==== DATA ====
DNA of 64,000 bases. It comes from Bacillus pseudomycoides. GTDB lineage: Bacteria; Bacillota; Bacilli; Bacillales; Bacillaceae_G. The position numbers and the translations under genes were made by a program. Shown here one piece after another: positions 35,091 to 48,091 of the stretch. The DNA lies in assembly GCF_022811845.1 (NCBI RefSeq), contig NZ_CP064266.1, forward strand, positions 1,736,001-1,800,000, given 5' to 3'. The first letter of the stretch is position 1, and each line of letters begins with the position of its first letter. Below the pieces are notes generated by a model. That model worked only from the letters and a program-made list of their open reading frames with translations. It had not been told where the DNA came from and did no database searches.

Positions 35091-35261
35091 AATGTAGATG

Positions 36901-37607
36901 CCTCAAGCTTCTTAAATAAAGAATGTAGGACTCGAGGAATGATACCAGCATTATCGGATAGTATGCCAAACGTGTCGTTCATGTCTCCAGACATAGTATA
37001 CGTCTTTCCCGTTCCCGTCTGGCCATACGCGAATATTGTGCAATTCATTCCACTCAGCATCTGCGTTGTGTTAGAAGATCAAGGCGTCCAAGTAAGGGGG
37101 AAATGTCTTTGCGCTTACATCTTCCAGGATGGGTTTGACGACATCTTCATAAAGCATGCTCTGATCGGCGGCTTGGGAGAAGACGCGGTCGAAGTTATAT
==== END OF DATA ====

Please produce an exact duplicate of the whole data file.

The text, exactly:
DNA of 64,000 bases. It comes from Bacillus pseudomycoides. GTDB lineage: Bacteria; Bacillota; Bacilli; Bacillales; Bacillaceae_G. The position numbers and the translations under genes were made by a program. Shown here one piece after another: positions 35,091 to 48,091 of the stretch. The DNA lies in assembly GCF_022811845.1 (NCBI RefSeq), contig NZ_CP064266.1, forward strand, positions 1,736,001-1,800,000, given 5' to 3'. The first letter of the stretch is position 1, and each line of letters begins with the position of its first letter. Below the pieces are notes generated by a model. That model worked only from the letters and a program-made list of their open reading frames with translations. It had not been told where the DNA came from and did no database searches.

Positions 35091-35261
35091 AATGTAGATG

Positions 36901-37607
36901 CCTCAAGCTTCTTAAATAAAGAATGTAGGACTCGAGGAATGATACCAGCATTATCGGATAGTATGCCAAACGTGTCGTTCATGTCTCCAGACATAGTATA
37001 CGTCTTTCCCGTTCCCGTCTGGCCATACGCGAATATTGTGCAATTCATTCCACTCAGCATCTGCGTTGTGTTAGAAGATCAAGGCGTCCAAGTAAGGGGG
37101 AAATGTCTTTGCGCTTACATCTTCCAGGATGGGTTTGACGACATCTTCATAAAGCATGCTCTGATCGGCGGCTTGGGAGAAGACGCGGTCGAAGTTATAT